Learn more about jute by reading about its uses and characteristics.
We’ve all used burlap bags, bags with a country-style aesthetic, curtains, and a number of other pieces of furniture or accessories with a coarse, lattice-like weave. These items most likely contained jute in their construction. But how many people actually understand what jute is?
The bark of the jute vegetable plant is where jute, a natural fiber, is derived. The second most produced natural fiber after cotton, this long, soft, and shiny fiber has a high truensile strength.
So let’s jump right in and examine all of the jute’s features to learn what it is specifically used for and why it is regarded as an eco-friendly material.
What is Jute?
Jute, an edible leafy vegetable, also known as “the golden fiber”, is a long, soft, and shiny fiber made from the cellulose and lignin material from the jute plant.
The majority of jute fabric is made from Corchorus capsularis (white jute), despite the fact that there are several different jute species. Another species of jute that is used to make materials is called the Tossa jute (Corchorus olitorius). It is more valuable than white jute but more difficult to grow.
Jute fiber can be processed to make rope, bags, carpets, and many other things. Are any burlap bags, rustic-style baskets, or picnic baskets lying around the house? If you do, chances are that those products are made of jute.
Advantages of Jute
- Can be easily blended with synthetic fibers
Disadvantages of Jute
- Prone to creasing
- Not drapey enough
- Color can be affected if exposed to sunlight
- Loses strength if exposed to water
Where Does Jute Come From?
Most jute comes from the bark of the white Jute plant or Corchorus capsularis. Jute is only harvested once a year, following a four-month growing period (roughly 120 days).
Being golden-hued, it’s sometimes called the Golden Fibre. It is flexible and springy, lighter than other fibers, and has a shimmery sheen to it.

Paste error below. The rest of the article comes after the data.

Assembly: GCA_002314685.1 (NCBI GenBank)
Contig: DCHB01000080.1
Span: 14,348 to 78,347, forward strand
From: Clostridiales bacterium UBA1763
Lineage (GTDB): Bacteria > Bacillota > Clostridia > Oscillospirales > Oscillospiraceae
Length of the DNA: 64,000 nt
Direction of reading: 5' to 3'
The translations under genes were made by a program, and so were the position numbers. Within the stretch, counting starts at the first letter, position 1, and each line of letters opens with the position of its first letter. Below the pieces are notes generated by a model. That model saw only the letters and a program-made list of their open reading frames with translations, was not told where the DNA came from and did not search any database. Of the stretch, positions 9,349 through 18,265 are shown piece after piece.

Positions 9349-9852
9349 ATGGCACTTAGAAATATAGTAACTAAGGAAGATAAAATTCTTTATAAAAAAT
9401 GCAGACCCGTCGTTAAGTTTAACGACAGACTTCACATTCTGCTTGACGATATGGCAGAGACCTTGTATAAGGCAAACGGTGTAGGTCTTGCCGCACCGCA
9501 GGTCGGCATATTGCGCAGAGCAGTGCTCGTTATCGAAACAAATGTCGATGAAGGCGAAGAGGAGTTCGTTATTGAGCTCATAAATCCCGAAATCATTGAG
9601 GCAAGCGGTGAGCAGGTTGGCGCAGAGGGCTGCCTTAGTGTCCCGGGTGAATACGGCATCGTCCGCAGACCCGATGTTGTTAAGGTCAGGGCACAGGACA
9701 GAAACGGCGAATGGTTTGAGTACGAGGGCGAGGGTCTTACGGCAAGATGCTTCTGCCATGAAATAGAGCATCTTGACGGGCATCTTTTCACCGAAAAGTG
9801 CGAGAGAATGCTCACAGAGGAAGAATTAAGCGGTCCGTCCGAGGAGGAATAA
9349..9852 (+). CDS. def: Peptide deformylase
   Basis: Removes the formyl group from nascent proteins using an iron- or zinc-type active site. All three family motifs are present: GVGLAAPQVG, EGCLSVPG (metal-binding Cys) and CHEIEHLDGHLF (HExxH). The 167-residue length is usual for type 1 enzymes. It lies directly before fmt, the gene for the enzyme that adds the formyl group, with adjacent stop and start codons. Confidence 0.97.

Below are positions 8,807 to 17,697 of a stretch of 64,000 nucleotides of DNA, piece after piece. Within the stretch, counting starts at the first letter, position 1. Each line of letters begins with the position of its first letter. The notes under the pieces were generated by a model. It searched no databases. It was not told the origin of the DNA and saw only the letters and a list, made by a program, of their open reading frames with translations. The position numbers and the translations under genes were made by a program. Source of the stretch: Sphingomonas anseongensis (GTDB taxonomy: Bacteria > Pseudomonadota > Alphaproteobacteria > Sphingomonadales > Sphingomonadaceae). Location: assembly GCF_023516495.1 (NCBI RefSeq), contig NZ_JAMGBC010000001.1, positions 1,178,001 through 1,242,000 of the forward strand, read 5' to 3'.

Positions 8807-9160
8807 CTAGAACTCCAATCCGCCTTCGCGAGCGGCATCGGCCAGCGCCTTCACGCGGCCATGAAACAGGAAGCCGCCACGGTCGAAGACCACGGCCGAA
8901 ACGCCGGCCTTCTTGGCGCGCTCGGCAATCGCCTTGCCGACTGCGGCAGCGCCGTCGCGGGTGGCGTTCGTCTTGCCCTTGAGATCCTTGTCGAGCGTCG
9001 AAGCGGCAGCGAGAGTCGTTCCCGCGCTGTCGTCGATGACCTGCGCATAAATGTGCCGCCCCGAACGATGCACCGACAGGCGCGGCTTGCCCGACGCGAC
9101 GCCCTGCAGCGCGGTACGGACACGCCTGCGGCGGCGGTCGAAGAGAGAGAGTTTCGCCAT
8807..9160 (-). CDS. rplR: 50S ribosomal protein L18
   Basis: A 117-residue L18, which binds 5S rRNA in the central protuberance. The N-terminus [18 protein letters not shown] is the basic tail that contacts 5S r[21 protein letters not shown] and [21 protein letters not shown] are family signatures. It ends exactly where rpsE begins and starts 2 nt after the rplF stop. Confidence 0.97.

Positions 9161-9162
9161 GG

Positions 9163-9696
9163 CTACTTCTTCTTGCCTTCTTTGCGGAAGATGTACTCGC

In countries like India, Bangladesh, Nepal, and Myanmar, jute grows best in tropical regions with medium to high humidity. Pakistan also processes jute, utilizing a sizable quantity of imported raw jute from Bangladesh.
Interesting fact: 90% of the world’s jute comes from Bangladesh.
Jute farmers rotate their crops to ensure that each harvest is robust and brimming with life, helping to preserve the soil’s health and vitality. This makes jute the perfect fiber for making rugs and is one of the reasons why jute rugs are well suited for walking and sitting on!
The strong knobbly knots that are found in many jute rugs are soothing underfoot while the fibers’ innate, organic qualities give it both cushioning and insulating properties. A jute rug can withstand years of heavy foot traffic and wear from both kids and pets, making it perfect for use on hard wood, tile, or concrete floors.
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How is Jute Fabric Made?
For centuries, little has changed in the process of making jute fabric. The majority of the time, mature jute stalks are manually harvested before being defoliated. Both the inner stem and the outer skin of the stalk can be used to produce jute fibers.
The non-fibrous material from the stem and skin of the jute stalk is eliminated through a procedure known as retting. It is possible to manually separate the fibrous material from the useless material after retting because it softens the stalks.
After the jute stalk has been retted, the long, silky fibers can be separated and combed into long strings. A yarn can then be made from these combed fibers. Although it is technically possible to produce jute yarn using automated machines, the majority of jute-producing communities still use analog spinning wheels for this task.
After jute fiber has been spun into yarn, it may go through a number of chemical processes to dye it, give it water resistance, or make it fire resistant. The finished jute fiber reels are then transported to textile manufacturing facilities to be woven into clothing or other industrial textiles.
To make the finished clothing products more comfortable when it comes to jute apparel, several softening techniques are used. To lessen the roughness of the jute yarn, some manufacturers may agitate it; alternatively, chemical processes may be employed.
In general, jute fiber used for industrial purposes can be left in its natural state without using any softening methods.
What is Jute Used For?